Josh Reviews Albert Brooks: Defending My Life
Albert Brooks: Defending My Life is a joyous salute to the life and work of Albert Brooks, directed by his friend Rob Reiner. Albert Brooks, of course, is a comedy god, and Mr. Reiner is no slouch himself (having directed some of my all-time favorite movies, including When Harry Met Sally, This is Spinal Tap, The Sure Thing, The Princess Bride, and many more).
The film is structured around a long conversation between Mr. Brooks and Mr. Reiner, seated across a table from one another in a restaurant. As the conversation tracks the progress of Mr. Brooks’ life (starting with the unbelievable but true fact that his birth name was Albert Einstein) and comedy career, we’re treated to an array of extensive clips from Mr. Brooks’ work, and we hear from such notable names as Jon Stewart, Chris Rock, Steven Spielberg, Larry David, James L. Brooks, Jonah Hill, Ben Stiller, and many more.
I’m an enormous Albert Brooks fan. I fell in love with his movies first (Modern Romance made a big impact on me when I saw it for the first time), then I found my way to his SNL short films, then to his amazing comedy albums, and on from there.
As such, watching this documentary was a joy. There’s nothing revelatory in the form or structure of this documentary. But that’s OK. It’s fun to get to listen to this pleasant conversation between two long-time friends, and it’s a joy to dip into all the many wonderful nooks and corners of Mr. Brooks’ career.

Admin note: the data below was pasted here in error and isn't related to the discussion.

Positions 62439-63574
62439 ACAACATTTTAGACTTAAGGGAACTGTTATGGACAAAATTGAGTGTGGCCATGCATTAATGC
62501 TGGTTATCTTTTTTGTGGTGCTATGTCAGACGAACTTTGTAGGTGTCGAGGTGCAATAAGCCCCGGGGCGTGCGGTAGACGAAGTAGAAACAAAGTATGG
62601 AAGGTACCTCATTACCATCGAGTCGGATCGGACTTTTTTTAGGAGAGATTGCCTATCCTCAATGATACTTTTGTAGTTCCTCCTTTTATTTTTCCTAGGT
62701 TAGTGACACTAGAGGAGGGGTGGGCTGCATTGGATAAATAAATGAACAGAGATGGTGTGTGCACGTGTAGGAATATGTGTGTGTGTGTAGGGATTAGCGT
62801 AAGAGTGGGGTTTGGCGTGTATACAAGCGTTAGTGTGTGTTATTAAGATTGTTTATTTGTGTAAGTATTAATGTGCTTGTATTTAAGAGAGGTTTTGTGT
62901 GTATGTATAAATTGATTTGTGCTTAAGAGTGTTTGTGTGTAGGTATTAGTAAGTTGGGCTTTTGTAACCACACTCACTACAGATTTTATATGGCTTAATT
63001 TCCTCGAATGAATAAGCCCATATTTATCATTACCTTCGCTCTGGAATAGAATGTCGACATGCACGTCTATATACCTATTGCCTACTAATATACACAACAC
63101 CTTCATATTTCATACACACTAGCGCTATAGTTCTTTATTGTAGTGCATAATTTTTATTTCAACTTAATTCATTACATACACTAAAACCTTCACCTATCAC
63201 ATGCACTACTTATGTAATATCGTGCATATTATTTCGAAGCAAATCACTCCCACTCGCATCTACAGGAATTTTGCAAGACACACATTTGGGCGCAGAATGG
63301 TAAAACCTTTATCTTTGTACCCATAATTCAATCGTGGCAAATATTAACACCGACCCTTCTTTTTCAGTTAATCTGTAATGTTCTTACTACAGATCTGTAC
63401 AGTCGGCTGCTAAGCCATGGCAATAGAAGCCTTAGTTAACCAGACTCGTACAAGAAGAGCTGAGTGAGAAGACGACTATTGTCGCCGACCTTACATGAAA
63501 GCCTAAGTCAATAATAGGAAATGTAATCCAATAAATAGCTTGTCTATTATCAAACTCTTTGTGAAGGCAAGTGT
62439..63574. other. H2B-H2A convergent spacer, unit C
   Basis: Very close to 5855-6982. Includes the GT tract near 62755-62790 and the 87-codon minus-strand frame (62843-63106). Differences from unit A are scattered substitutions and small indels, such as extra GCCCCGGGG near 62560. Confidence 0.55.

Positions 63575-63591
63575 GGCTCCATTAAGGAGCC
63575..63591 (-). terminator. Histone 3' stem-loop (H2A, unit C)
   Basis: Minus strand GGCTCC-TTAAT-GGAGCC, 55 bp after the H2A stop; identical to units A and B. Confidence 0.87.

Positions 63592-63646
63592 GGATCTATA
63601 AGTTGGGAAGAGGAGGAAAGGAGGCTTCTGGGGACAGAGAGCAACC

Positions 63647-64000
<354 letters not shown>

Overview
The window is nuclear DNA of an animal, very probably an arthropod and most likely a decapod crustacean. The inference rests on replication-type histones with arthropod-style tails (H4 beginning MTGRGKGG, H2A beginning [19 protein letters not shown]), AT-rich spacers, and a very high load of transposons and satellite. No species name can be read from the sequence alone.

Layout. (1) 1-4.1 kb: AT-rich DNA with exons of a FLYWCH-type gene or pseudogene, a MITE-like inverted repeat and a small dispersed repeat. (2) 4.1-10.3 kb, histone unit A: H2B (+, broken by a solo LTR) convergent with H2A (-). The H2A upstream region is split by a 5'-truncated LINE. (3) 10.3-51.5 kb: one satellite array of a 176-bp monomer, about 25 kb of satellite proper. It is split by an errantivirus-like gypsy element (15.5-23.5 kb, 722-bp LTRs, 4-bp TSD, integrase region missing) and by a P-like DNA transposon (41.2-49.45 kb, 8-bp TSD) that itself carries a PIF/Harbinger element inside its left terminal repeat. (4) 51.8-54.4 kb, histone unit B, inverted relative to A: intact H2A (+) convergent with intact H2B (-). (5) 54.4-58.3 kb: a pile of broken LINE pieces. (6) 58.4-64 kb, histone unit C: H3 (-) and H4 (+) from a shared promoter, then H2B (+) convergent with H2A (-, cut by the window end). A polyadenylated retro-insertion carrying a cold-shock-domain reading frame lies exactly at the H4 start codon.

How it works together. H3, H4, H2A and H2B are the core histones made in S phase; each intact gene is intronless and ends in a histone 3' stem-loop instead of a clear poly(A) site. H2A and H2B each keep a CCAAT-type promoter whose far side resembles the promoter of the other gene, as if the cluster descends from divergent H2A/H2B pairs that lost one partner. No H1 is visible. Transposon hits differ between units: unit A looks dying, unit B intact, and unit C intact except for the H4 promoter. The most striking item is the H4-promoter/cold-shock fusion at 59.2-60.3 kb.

I had to pause the film because I was laughing so hard at the extensive array of clips from Mr. Brooks’ brilliant performances on late-night talk shows. If you haven’t seen any of these performances, you owe it to yourself to track them down. They are comedy gold. (I’m particularly fond of the routine in which he pretended to be a very chatty mime… or the speak and spell bit… or the one where Mr. Brooks pretends to be a lion tamer… or the one with his food home impressions kit…) I loved that the film spent a nice amount of time spotlighting all of those brilliant, innovative bits.
Albert Brooks’ first four movies — Real Life, Modern Romance, Lost in America, and Defending Your Life — are each, in my opinion, brilliant and way ahead of their time works of comedy goal. The film gives each of those films its due. (It’s particularly clear how influential Modern Romance was in stand-up comics of a certain generation.) The film charts Mr. Brooks’ acting performances in other films (most notably Broadcast News and Drive), as well as his iconic voice-acting performance as Marlin in Finding Nemo. We hear about the important role Mr. Brooks played in the start of Saturday Night Live (an important piece of comedy history that I’m glad the film took the time to make note of), and we get a few glimpses (though I’d have loved more) of Mr. Brooks’ wonderfully weird and silly short films that he made for SNL in those early days of the show. We also get a few fun minutes spent looking at Mr. Brooks’ recent appearance on Curb Your Enthusiasm.
If you’re a fan of Albert Brooks — as I hope anyone reading this is — this sweet and funny documentary is a lot of fun to watch.
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